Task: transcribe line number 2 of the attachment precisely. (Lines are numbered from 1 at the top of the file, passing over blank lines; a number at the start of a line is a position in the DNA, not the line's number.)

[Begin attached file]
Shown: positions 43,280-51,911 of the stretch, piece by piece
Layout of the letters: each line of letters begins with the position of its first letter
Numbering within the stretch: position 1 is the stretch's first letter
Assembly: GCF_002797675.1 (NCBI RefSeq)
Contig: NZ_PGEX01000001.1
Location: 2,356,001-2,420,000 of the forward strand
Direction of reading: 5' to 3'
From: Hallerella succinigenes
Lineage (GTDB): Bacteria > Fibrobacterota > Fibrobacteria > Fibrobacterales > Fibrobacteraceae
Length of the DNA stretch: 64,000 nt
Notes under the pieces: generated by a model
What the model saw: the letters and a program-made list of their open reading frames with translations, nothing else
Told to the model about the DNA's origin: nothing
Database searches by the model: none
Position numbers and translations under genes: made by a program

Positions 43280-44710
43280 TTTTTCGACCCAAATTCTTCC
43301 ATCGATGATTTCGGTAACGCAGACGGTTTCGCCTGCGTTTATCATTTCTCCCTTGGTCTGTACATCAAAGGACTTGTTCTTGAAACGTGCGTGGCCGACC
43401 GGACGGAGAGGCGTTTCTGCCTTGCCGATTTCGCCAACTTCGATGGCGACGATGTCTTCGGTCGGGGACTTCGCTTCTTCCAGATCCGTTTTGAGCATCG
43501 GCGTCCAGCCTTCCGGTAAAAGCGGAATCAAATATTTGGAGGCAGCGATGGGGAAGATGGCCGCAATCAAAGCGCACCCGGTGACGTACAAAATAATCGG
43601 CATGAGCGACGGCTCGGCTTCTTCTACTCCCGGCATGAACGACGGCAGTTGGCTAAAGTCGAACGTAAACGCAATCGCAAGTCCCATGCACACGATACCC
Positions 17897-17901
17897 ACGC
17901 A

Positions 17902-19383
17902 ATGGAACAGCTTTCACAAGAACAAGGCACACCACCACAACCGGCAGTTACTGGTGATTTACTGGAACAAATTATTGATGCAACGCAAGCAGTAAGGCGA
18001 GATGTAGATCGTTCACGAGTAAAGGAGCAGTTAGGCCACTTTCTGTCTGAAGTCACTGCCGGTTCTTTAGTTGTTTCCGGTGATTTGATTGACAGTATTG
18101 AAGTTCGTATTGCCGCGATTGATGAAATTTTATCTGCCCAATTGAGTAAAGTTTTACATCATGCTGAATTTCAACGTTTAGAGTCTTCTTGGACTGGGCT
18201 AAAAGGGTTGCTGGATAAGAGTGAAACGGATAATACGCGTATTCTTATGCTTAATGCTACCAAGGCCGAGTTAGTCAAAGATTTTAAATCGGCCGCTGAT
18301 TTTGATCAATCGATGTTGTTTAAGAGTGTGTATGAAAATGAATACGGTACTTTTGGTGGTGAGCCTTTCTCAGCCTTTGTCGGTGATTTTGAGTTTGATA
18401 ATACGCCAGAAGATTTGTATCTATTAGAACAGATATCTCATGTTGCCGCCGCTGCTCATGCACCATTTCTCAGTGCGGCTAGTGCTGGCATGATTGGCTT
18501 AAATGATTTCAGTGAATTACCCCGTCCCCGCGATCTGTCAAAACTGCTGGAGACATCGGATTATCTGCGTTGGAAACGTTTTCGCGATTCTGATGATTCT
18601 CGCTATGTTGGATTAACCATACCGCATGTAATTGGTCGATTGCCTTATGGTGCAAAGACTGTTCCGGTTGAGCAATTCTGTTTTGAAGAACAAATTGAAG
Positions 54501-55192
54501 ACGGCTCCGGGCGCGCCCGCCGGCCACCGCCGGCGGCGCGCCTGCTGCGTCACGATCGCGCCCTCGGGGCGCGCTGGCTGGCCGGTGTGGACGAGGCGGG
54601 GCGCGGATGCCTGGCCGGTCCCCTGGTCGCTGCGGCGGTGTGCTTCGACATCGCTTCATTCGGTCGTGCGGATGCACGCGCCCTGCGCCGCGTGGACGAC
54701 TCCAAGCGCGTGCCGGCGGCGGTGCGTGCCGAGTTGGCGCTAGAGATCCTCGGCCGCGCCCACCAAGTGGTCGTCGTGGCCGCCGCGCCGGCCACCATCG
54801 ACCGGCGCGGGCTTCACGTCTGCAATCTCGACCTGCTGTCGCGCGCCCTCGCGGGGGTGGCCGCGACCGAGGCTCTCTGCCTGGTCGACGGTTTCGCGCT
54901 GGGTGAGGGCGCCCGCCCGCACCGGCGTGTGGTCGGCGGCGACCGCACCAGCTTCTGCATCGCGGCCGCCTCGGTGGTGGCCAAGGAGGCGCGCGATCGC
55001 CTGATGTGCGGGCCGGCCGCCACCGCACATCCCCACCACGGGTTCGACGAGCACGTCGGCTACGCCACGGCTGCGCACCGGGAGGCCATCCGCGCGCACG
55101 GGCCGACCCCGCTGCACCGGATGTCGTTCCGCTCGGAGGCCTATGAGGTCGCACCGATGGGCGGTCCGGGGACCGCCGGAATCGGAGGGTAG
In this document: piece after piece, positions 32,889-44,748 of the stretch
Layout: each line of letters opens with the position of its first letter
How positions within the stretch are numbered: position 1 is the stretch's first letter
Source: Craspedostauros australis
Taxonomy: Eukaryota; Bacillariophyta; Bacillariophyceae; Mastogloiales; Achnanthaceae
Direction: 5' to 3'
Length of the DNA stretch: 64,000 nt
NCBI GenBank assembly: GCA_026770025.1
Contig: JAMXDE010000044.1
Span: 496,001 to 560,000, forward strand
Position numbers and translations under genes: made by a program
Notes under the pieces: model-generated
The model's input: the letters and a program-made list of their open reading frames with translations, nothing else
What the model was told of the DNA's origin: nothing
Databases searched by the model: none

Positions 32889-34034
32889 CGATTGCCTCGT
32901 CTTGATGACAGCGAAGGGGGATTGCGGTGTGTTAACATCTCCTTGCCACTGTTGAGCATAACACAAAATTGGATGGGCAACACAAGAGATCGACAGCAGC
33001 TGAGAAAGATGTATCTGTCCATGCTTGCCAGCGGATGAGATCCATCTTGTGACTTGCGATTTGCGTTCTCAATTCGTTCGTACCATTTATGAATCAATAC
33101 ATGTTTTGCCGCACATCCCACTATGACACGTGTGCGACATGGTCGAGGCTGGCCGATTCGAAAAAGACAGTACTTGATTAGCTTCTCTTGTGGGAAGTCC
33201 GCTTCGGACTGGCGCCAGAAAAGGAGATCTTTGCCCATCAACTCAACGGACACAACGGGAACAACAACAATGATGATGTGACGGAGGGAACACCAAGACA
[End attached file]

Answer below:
Layout of the letters: each line of letters begins with the position of its first letter